Geographic tongue results from the loss of tiny hairlike structures on your tongue's surface. These structures are called papillae. The loss of these papillae appears as smooth, red patches of different shapes and sizes.
Geographic tongue is an inflammatory but harmless condition affecting the surface of the tongue. The tongue usually is covered with tiny, pinkish-white bumps called papillae. These papillae are actually fine, hairlike structures. With geographic tongue, patches on the surface of the tongue are missing papillae. These patches are smooth and red, often with slightly raised borders.
This condition is called geographic tongue because the patches make your tongue look like a map. The patches often appear in one area and then move to a different part of the tongue.
Although geographic tongue may look alarming, it does not cause health issues. It's not related to infection or cancer. Geographic tongue sometimes can cause tongue pain and make you more sensitive to certain foods, such as spices, salt and even sweets.
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Symptoms of geographic tongue may include:
- Smooth, red, irregularly shaped patches on the top or side of your tongue. These patches may look like sores.
- Frequent changes in the location, size and shape of the patches.
- Pain or burning feeling in some cases, most often related to eating spicy or acidic foods.
Many people with geographic tongue have no symptoms.
Geographic tongue can continue for days, months or years. The problem often goes away on its own, but it may appear again later.
When to see a doctor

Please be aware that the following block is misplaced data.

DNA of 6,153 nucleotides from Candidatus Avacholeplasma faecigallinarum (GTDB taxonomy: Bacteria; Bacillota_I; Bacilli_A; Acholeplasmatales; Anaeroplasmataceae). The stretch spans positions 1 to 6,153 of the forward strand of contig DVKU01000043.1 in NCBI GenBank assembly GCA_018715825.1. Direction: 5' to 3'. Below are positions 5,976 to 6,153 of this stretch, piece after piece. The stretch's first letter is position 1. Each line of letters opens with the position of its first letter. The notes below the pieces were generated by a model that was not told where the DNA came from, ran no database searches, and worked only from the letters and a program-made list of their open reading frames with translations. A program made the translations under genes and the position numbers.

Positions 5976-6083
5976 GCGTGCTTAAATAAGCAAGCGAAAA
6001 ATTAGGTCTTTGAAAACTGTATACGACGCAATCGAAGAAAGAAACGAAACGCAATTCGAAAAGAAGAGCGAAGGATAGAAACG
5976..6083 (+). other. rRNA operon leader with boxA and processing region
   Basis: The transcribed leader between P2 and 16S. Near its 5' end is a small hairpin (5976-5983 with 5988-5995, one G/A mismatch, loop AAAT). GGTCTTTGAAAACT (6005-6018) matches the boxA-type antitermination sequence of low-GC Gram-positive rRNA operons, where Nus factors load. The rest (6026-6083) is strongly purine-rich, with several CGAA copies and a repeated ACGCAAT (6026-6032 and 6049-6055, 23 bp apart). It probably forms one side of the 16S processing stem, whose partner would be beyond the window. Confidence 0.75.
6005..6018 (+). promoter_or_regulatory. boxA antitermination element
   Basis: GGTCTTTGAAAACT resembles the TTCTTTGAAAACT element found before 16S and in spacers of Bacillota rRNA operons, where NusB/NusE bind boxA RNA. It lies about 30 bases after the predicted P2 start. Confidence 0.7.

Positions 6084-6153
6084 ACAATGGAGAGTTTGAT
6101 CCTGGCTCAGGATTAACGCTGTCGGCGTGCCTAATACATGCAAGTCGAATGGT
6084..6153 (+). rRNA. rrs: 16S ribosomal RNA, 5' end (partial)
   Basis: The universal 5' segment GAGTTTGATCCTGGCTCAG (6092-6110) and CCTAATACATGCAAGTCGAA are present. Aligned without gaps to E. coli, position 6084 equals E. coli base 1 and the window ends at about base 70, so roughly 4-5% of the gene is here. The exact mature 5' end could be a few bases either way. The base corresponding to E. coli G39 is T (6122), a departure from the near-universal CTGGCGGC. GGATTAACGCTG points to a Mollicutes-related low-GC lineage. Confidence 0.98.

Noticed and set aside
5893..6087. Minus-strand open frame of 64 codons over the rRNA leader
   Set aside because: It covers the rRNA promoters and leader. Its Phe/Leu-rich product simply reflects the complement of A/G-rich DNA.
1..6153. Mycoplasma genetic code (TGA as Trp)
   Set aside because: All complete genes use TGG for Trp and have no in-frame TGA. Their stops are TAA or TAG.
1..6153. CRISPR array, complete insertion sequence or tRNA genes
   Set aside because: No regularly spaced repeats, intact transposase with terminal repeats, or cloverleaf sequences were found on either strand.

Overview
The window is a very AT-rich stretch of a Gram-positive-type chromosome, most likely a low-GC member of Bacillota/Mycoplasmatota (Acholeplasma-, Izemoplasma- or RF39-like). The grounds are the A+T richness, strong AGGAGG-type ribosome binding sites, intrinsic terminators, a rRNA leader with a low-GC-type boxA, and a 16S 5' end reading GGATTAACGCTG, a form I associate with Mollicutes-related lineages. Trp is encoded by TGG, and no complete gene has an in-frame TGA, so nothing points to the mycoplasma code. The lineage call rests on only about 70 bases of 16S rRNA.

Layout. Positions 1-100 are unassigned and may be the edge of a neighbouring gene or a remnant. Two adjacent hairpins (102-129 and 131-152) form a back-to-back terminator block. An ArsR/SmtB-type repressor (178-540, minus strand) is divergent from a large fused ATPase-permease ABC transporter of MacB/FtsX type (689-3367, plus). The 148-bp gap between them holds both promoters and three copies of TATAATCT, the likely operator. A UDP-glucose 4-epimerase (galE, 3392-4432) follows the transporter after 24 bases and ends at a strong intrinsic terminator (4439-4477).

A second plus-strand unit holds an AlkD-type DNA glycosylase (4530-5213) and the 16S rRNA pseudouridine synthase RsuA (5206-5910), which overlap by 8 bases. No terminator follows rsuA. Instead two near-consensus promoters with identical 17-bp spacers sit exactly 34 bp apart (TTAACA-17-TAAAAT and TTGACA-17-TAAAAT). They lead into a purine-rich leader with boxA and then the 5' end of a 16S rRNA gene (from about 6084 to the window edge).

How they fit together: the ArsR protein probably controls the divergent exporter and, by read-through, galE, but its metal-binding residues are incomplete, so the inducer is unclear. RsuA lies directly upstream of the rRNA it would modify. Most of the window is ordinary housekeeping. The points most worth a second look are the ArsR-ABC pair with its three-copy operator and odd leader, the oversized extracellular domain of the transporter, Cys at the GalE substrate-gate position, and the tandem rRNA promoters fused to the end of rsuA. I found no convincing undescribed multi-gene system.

Because most people with geographic tongue don't show symptoms, they won't need treatment. If you have symptoms, they may be related to a fungal infection, so see your doctor or dentist. In some cases, medicine may be prescribed to help ease symptoms.
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The cause of geographic tongue is not known, and there's no way to prevent it. There may be a link between geographic tongue and other conditions, such as psoriasis. This is a skin disease that causes a rash with itchy, scaly patches. But more research is needed to learn about possible connections to other health conditions.
Factors that may increase your risk of geographic tongue include:
- Family history. Some people with geographic tongue have a family history of it. So genetic factors may raise the risk.
- Fissured tongue. People with geographic tongue often have a condition called fissured tongue. This is when deep grooves, called fissures, appear on the surface of the tongue.
Geographic tongue is harmless, but it can sometimes be uncomfortable. It does not pose a threat to your health, cause long-term complications or raise your risk of major health problems.
This condition can cause anxiety. That's because the appearance of the tongue may be embarrassing, depending on how well the patches can be seen. It also may be hard to believe that nothing is seriously wrong.
Sept. 07, 2023